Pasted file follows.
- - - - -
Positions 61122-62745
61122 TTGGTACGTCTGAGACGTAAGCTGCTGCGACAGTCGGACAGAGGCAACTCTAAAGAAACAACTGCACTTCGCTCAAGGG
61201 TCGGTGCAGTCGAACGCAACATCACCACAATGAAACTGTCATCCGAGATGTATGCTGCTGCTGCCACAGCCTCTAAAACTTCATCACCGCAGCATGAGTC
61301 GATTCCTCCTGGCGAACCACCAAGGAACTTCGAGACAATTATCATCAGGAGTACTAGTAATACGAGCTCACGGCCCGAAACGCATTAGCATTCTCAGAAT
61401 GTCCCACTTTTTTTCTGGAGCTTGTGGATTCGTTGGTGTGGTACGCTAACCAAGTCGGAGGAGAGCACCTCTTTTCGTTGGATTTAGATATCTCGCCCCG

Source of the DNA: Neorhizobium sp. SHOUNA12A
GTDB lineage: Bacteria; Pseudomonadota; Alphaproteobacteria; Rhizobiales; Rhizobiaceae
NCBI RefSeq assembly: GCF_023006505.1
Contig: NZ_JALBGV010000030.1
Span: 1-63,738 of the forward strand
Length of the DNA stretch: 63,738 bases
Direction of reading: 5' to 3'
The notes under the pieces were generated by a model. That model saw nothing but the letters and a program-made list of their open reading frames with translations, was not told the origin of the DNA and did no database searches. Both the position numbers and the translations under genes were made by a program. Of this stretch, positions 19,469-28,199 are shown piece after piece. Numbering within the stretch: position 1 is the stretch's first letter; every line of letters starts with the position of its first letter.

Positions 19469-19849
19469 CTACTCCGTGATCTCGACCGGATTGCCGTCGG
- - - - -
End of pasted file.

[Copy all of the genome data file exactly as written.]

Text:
Positions 61122-62745
61122 TTGGTACGTCTGAGACGTAAGCTGCTGCGACAGTCGGACAGAGGCAACTCTAAAGAAACAACTGCACTTCGCTCAAGGG
61201 TCGGTGCAGTCGAACGCAACATCACCACAATGAAACTGTCATCCGAGATGTATGCTGCTGCTGCCACAGCCTCTAAAACTTCATCACCGCAGCATGAGTC
61301 GATTCCTCCTGGCGAACCACCAAGGAACTTCGAGACAATTATCATCAGGAGTACTAGTAATACGAGCTCACGGCCCGAAACGCATTAGCATTCTCAGAAT
61401 GTCCCACTTTTTTTCTGGAGCTTGTGGATTCGTTGGTGTGGTACGCTAACCAAGTCGGAGGAGAGCACCTCTTTTCGTTGGATTTAGATATCTCGCCCCG

Source of the DNA: Neorhizobium sp. SHOUNA12A
GTDB lineage: Bacteria; Pseudomonadota; Alphaproteobacteria; Rhizobiales; Rhizobiaceae
NCBI RefSeq assembly: GCF_023006505.1
Contig: NZ_JALBGV010000030.1
Span: 1-63,738 of the forward strand
Length of the DNA stretch: 63,738 bases
Direction of reading: 5' to 3'
The notes under the pieces were generated by a model. That model saw nothing but the letters and a program-made list of their open reading frames with translations, was not told the origin of the DNA and did no database searches. Both the position numbers and the translations under genes were made by a program. Of this stretch, positions 19,469-28,199 are shown piece after piece. Numbering within the stretch: position 1 is the stretch's first letter; every line of letters starts with the position of its first letter.

Positions 19469-19849
19469 CTACTCCGTGATCTCGACCGGATTGCCGTCGG